The book presents the accounts of three American merchant seamen who were taken on as crew members for the course of a voyage from the Pacific Northwest to Europe.
Democratization of the workplace is a much vaunted goal in European countries, especially Scandinavia. But can it be achieved? Do increased participation and autonomy improve the quality of work life? Can productivity be increased this way? These questions form the basis for the evaluations in this book, a case study of the experimental democratization of working life aboard the Norwegian freighter, the Hoeg Mallard. The book presents the accounts of three American merchant seamen who were taken on as crew members for the course of a voyage from the Pacific Northwest to Europe. Their reactions and adjustments to democracy at sea were observed and recorded by a fourth American, reporter Sidney Roger. One of Roger's findings was that despite more open mixing among ranks, having a voice in work-detail operations, and being able to use such cruise-ship amenities as swimming pool, sauna, library, and bar, the seamen's life aboard ship appeared to be as dull and unrewarding as it was on more autocratic and less lavishly appointed merchant vessels. Robert Schrank relates these on-the-job observations to the general issues of industrial democracy and five scholars have contributed essays responding to the experiences recounted by Sidney Roger. These essays are by Richard E. Walton (Harvard Business School), William F. Whyte (New York State School of Industrial and Labor Relations), Einar Thorsrud (Work Research Institutes, Oslo), Birger Viklund (Center for the Study of Working Life, Stockholm), and Shoshana Zuboff (Harvard Business School).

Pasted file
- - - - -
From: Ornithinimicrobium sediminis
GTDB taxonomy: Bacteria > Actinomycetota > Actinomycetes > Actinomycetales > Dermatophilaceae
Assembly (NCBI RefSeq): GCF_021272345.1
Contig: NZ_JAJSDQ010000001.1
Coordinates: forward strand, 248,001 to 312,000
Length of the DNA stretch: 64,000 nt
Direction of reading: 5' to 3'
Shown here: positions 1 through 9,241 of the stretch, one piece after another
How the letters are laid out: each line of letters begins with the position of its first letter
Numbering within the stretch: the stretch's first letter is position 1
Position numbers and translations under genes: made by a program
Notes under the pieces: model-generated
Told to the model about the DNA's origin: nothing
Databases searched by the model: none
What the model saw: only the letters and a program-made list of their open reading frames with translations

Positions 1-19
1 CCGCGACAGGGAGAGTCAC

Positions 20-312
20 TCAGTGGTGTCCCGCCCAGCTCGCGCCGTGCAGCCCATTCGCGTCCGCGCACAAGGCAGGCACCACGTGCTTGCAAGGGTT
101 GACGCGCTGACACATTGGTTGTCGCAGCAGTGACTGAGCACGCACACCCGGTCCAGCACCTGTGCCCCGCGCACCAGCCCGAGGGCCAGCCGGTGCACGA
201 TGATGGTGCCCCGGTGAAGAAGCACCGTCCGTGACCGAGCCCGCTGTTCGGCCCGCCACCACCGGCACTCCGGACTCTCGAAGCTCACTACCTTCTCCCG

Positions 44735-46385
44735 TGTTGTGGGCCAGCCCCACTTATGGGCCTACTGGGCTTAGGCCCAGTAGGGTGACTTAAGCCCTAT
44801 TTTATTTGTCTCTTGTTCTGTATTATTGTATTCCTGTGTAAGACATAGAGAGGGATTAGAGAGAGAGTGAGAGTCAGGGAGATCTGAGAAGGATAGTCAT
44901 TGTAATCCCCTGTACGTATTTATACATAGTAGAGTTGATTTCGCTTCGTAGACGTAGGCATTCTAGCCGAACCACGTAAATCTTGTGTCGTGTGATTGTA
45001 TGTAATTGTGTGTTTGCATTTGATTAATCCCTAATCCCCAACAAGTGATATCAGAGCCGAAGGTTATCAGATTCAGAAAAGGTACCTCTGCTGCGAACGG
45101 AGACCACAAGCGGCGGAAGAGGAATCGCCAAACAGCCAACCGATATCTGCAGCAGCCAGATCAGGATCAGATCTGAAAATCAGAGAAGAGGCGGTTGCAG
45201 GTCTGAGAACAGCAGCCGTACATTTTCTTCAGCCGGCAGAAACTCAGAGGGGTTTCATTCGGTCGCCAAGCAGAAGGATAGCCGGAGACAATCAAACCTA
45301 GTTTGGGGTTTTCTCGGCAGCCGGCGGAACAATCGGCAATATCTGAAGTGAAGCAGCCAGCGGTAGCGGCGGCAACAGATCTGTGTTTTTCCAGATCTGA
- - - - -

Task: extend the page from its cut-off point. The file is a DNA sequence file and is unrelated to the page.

Both the project and the book were sponsored by the Ford Foundation. Robert Schrank, who served as project manager for the Foundation's Worker Exchange Program, also edited American Workers Abroad, and is the author of Ten Thousand Working Days, both published by The MIT Press. Industrial Democracy at Sea is fifth in The MIT Press Series on Organization Studies, edited by John Van Maanen.